Broadly speaking, there are three possible resolution states for a flag:
- "helpful" means that the flag was useful and correct. It often, although not necessarily, means that some action has been taken to correct the situation prompting the flag.
- "disputed" means that the community disagreed with your flag, so no action was taken and the system essentially just disregards that you had ever raised the flag.
- "declined" means that the flag was spurious, invalid, or otherwise inappropriate.
The first two of these can happen when your fellow community members review a post that has ended up in one of the queues as a result of your flag.
The first and last of these can happen when a diamond moderator processes one of your flags. (Moderators cannot generally "dispute" a flag, with spam or rude/abusive flags being the exception.)
Community members always review "needs to be closed" flags; moderators do not see these. Community members can also review "very low quality" and "not an answer" flags, but so can moderators. Other flag types are reviewed exclusively by moderators.
That's a broadly accurate summary of how it all works. There are some finer details, and some edge cases, that I've glossed over in the interest of simplicity. If you understand this, then that's really all you need to know.
So, what about the specific two flags that you raised?
The first one was a "needs to be closed" flag—in particular, a "possible duplicate" flag. Since our system considers marking a question as a duplicate to be a special case of closure, "possible duplicate" flags are treated as "needs to be closed" flags. Remember from above that "needs to be closed" flags are reviewed by other community members in the Close Votes review queue. (Access to this review queue is restricted to users with the privilege to cast close votes, for rather obvious reason.)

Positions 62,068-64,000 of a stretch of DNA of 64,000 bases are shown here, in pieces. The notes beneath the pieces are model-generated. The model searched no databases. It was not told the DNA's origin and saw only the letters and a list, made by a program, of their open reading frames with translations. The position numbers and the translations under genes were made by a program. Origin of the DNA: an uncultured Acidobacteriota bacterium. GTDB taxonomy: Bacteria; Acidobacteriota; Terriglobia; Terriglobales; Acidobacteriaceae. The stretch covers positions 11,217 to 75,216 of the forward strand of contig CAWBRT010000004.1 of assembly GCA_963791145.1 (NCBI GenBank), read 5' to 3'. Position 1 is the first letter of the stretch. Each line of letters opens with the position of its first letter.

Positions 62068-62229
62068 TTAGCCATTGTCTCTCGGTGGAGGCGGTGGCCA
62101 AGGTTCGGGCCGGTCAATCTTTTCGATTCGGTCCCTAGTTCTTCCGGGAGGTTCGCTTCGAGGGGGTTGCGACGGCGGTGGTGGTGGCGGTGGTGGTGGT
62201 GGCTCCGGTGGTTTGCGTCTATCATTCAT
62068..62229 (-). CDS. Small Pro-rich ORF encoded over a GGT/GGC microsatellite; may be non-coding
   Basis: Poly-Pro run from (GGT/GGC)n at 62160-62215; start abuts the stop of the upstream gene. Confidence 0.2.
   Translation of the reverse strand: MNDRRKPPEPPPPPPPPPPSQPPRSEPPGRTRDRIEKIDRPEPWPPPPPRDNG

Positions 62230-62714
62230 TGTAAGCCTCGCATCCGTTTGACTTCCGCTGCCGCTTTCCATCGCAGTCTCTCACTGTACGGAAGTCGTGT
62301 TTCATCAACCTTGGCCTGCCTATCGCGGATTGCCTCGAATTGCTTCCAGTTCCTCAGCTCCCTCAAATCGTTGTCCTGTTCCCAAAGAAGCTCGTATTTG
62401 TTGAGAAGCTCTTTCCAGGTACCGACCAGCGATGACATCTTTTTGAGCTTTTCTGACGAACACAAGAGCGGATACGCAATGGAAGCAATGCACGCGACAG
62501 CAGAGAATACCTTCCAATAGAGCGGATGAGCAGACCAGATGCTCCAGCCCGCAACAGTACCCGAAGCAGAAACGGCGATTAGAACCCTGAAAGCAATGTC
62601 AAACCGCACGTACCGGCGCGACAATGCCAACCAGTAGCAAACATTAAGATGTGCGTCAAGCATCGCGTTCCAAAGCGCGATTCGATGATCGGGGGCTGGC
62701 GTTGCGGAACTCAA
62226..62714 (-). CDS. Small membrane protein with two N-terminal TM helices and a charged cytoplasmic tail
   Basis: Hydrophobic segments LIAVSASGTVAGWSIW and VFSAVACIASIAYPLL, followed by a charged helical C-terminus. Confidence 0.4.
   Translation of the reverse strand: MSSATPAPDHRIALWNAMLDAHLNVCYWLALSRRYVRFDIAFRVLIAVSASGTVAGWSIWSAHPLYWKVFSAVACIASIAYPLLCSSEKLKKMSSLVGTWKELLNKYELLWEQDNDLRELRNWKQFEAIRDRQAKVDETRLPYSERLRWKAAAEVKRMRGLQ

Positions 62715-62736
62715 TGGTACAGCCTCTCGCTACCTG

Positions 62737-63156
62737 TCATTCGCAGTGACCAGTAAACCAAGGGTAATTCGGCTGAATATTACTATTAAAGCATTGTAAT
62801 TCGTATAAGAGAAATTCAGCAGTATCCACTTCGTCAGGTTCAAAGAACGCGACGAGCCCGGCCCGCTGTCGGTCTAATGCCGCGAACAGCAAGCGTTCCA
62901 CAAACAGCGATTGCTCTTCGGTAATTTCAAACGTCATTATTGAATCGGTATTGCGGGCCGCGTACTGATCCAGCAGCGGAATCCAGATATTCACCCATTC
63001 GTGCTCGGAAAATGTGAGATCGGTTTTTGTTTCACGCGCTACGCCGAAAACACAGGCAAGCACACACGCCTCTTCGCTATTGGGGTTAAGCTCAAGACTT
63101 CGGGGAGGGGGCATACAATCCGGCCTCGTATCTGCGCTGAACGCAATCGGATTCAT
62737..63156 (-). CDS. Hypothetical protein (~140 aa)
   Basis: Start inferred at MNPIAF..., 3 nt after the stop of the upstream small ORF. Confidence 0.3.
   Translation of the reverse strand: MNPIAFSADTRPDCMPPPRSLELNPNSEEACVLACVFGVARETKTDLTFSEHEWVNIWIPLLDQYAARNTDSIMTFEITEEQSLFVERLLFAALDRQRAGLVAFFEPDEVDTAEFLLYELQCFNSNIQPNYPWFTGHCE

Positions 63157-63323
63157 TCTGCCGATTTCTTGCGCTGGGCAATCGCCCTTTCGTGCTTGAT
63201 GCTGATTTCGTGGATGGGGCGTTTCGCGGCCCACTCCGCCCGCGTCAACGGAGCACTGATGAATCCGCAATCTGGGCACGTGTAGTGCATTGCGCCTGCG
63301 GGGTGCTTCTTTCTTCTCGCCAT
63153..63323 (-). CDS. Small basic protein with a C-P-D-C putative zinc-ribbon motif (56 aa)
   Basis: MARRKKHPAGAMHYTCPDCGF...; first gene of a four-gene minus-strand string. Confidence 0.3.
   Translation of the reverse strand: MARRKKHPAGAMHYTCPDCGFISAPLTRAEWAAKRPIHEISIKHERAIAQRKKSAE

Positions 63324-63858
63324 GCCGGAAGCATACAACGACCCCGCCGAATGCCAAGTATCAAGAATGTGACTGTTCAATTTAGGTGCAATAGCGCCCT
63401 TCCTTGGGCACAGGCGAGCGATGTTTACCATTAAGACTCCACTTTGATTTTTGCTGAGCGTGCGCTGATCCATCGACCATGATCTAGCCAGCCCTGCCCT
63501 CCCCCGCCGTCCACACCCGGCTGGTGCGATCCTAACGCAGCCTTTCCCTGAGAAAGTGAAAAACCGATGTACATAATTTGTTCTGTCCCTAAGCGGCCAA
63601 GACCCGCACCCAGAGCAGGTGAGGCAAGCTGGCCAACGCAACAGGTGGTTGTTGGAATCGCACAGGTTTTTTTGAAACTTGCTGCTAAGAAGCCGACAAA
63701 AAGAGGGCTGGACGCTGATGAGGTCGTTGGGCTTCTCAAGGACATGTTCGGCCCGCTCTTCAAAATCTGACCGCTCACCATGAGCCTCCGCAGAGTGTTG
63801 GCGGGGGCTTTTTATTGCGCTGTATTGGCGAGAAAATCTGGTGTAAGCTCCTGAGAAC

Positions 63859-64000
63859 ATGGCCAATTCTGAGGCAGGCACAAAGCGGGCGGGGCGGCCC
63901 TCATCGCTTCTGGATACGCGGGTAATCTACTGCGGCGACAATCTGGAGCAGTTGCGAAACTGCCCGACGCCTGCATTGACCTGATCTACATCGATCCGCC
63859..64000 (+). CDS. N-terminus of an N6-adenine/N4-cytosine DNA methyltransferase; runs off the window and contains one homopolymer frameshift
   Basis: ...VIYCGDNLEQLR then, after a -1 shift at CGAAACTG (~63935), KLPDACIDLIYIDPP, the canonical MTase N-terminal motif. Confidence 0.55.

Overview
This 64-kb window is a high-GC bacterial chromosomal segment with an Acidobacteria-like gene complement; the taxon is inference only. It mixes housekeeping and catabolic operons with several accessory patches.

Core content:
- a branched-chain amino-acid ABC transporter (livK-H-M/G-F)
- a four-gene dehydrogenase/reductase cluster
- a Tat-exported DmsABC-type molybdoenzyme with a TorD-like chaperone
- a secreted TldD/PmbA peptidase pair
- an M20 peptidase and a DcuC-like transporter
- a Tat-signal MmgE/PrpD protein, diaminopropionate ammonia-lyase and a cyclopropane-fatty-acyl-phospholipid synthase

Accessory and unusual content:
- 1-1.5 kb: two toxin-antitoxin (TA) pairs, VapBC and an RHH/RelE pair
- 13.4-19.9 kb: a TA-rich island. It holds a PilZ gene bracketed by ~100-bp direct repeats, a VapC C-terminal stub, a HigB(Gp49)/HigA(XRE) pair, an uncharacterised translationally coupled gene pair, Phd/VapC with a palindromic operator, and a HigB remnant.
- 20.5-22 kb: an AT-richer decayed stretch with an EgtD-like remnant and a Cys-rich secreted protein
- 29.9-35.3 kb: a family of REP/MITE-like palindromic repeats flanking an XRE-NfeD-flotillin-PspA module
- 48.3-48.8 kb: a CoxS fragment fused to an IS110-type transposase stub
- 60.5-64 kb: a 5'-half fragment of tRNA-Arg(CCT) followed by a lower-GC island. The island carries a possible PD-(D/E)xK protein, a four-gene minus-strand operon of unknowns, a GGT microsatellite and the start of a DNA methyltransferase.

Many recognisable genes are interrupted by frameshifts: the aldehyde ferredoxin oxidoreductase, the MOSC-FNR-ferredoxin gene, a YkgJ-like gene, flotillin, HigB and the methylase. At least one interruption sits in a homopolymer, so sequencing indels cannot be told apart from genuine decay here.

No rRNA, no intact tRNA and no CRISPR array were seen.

Under normal circumstances, what would happen is that your "possible duplicate" flag would put the question into the Close Votes review queue for that reason, and community members reviewing it would decide whether the question needed to be closed for the reason you flagged, or whether it should stay open. Depending on the result, your flag would either be marked "helpful" (they agreed, and the question was closed/marked as a duplicate), or "disputed" (they disagreed, and the question was left open).
Except…an edge case pops up here. We get so many "needs to be closed" flags that the Close Votes review queue is filled to the brim with far more flags than can be reasonably evaluated by the community. After a certain period of time of no activity, these flags are "aged away", so that's actually another possible flag resolution state. This possibility exists only for "needs to be closed" flags, since those are the only ones that moderators don't review. All other types of flags are guaranteed to be looked at by someone, and therefore get one of the three resolution states listed above in the summary description.
Unfortunately, another edge case hit you on this particular flag. Brad Larson already mentioned it in a comment. Rather than your "needs to be closed" flag sending the question to the Close Vote review queue as would normally happen, the majority of the community members who reviewed the post in the Triage review queue said it looked okay. That had the unfortunate side effect of clearing all pending "needs to be closed" flags, which is not necessarily the best of ideas anyway, but is especially incorrect for "possible duplicate" flags.